Euro Crisis Echoed in Renaissance History


Image: The usurers, Marinus van Reymerswaele (1490 – 1567). Firenze, Museo Stibbert.

As European leaders meet today in a desperate attempt to prevent a colossal euro collapse, a look back at history shows that we have learned little from the past.

Excessive debt accumulation, structural weakness and poor management were responsible for economic crashes and collapses since the medieval invention of banking by the Italians, who came up with the deposit account, double entry bookkeeping and the line of credit.

“The word bank comes from the Italian, named after the ‘banco’ or bench on which merchants traded. And bankrupt originates from the practice of breaking the bench of an insolvent banker,” said art historian Ludovica Sebregondi, co-curator of “Money and Beauty,” a perfectly timed exhibition which runs in Florence until January 22.

The exhibition also shows that words such as bankrupt and risk were pronounced in Italy centuries before the Occupy Wall Street movement took hold.

Three powerful 14th century Florentine banks, the Bardi, Peruzzi and Acciaiuoli, collapsed in the 1340s.

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Some 150 years later, the Medici Bank, the most powerful financial institution in 15th-century Europe, suffered the same fate.

The reason for the collapse? They overextended their loans to sovereigns who had embarked on disastrous military enterprises.

The loans were granted by disgraceful bank managers who, in order to make themselves “important,” as Lorenzo the Magnificent bitterly remarked, did not care about business integrity.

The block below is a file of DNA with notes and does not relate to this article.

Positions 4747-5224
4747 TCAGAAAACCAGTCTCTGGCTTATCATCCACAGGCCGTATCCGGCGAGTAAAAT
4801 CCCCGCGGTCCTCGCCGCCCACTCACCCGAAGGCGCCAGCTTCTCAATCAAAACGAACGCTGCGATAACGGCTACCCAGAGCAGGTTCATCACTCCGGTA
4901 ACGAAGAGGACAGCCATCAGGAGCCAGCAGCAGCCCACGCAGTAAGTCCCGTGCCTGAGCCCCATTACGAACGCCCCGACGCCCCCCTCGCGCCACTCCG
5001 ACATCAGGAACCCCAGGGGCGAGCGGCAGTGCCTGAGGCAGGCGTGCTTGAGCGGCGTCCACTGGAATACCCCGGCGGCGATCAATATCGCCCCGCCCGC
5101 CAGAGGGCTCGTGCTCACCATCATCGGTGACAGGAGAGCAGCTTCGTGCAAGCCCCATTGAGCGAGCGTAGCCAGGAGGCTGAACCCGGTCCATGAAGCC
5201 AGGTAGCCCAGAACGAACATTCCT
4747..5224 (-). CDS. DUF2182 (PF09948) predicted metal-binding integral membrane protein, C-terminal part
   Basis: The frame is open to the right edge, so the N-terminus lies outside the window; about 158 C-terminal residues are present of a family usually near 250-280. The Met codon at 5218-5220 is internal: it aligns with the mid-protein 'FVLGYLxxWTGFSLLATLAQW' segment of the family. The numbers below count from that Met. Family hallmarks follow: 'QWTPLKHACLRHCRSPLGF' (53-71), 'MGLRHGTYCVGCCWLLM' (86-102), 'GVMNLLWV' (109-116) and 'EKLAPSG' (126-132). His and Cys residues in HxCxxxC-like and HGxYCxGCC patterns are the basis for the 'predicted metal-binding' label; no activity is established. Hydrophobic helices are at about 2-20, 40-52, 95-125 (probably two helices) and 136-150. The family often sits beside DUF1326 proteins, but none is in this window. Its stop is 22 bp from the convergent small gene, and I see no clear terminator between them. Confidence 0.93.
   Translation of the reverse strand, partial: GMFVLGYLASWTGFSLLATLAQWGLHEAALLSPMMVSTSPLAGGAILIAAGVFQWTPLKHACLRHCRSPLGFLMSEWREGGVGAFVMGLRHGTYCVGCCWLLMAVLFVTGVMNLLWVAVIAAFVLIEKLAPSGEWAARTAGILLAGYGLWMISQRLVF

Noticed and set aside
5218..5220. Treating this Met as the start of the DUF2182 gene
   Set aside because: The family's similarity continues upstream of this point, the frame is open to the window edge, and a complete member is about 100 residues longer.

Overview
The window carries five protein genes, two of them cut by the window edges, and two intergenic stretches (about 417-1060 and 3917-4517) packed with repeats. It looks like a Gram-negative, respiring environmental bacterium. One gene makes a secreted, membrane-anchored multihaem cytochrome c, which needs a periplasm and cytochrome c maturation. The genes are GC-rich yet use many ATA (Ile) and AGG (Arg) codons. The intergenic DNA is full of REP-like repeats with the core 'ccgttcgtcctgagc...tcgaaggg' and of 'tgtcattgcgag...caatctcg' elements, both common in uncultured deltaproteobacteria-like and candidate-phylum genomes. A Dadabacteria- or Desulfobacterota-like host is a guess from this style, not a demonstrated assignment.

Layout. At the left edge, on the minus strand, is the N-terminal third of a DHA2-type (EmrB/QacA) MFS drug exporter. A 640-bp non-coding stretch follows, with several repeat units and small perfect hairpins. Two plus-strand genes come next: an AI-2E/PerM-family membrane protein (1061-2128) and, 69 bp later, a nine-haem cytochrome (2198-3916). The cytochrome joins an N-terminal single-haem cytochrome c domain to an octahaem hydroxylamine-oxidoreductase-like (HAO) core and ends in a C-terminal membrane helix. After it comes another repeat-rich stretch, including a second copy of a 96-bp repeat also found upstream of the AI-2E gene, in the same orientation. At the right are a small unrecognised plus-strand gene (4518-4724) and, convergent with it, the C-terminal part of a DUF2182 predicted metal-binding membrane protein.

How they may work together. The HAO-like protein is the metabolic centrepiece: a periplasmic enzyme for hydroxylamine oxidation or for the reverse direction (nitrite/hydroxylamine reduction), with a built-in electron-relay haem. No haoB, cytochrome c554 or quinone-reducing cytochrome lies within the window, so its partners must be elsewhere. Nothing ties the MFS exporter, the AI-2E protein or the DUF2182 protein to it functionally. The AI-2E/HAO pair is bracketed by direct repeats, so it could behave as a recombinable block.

Founded in 1397 by Giovanni di Bicci (c.1360 –1429), from the powerful Medici family who ruled Florence for almost 400 years, the bank was built on the model of modern holding companies.

In its heyday, under the rule of Cosimo (1389–1464), the bank was Florence’s most important patron of the arts and had branches in Geneva, Bruges, London, Avignon, Rome, Venice, Ancona, Pisa, and Milan.

The Image: the Florence’s florin, the ancestor of the euro. It featured the lily of Florence on one side and St John the Baptist on the other. Firenze, Museo Nazionale del Bargello

There, the Florence’s florin, arguably the ancestor of the euro, dominated. Minted in 1252, it contained 3.53 grams of 24 carat gold. At today’s gold prices, it would have been valued at about $150.

But all that glitters is not gold. After Cosimo’s death in 1464, poor bank management, a blindness to risk, short-term thinking and personal greed caused a slow, but steady descent that led the Medici Bank to an inglorious end.

“Cosimo ruled his branch managers with a firm hand, but his successors relaxed their grip, with disastrous consequences,” the late Raymond De Roover, a Harvard historian, wrote in his 1963 classic “The Rise and Decline of the Medici Bank (1397-1494).”

Irresponsible managers became overexposed with loans, and problems began to emerge. Branches burdened with debts began falling like dominoes.

When the Medici clan was thrown out of Florence in 1494, the Bank was virtually in a state of bankruptcy. In the same year, all the branches were dissolved.

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The story of what might be considered the first international debt crisis bears haunting similarities with today’s crisis, yet a somber difference remains between the 15th century and today.

Florentine bankers — unlike CEOs such as Richard Fuld of the bankrupt Lehman Brothers, or Royal Bank of Scotland’s Fred Goodwin — felt guilty over their behavior.

Money lending was officially proscribed by the Church. And so, to absolve themselves of the sin of usury, the guilt-ridden bankers poured money into religious art and architecture.

Most of the artworks and buildings tourists admire in Florence today, were commissioned by those 15th century bankers, constantly worried about their salvation.

Unfortunately, 21st century bankers who have earned a fortune while investors suffered don’t seem as concerned for their immortal souls.

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